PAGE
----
One of my favourite episodes of Star Trek: The Next Generation is when a crew member comes back from some R&R on a distant planet, and brings with them a game.
It’s a computer game that you play via a special pair of glasses, the aim being to use your concentration to deposit virtual spinning discs into randomly appearing cones. It soon becomes apparent that something else is going on, as more sets of the glasses are replicated and the entire crew becomes so obsessed they cease to function, becoming addicted to the endorphin release that the game triggers. Even Captain Picard succumbs - I know! Interestingly it is left to youth, in the shape of Wesley Crusher, to save the day.
It’s not news that children - especially little boys - love superheroes. In the run up to, and during, Halloween it’s been possible to see youngsters dressed up in every flavour of crusader, caped or otherwise.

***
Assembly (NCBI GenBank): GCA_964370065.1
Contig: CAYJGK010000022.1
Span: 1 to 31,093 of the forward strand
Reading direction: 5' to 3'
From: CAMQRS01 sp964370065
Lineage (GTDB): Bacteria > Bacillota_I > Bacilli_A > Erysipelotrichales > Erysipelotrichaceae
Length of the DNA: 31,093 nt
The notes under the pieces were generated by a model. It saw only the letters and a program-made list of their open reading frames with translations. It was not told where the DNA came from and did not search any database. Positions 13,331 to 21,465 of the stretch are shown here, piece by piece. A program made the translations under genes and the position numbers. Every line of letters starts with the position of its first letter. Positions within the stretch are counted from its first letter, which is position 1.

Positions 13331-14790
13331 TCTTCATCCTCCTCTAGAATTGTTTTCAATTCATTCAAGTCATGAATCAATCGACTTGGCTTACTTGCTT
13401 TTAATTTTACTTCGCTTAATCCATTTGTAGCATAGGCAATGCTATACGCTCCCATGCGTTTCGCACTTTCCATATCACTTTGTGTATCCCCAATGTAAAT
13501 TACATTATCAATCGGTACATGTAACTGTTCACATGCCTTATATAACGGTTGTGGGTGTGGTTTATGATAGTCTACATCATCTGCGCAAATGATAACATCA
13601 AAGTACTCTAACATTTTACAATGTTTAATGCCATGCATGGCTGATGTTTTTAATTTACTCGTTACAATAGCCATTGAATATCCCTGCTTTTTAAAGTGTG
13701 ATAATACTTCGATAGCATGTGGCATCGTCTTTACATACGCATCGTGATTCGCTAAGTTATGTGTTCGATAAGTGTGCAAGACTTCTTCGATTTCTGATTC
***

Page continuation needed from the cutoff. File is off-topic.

I have been asking mini-sized Batmen, Supermen, Iron and Spider Men amongst others what it is that they love so much about these characters. Mostly the answers revolve around their various superhuman capabilities and the fact that they are the good guys who can overcome any danger or threat to themselves or humanity as a whole. Behind these words lie the truth of the matter.
Now this might seem a bit rich from someone who writes a blog every week about communication with children and young people, but in this column I’d like to touch on having faith in your own judgement, rather than stressing out about what you read is the correct way to do things.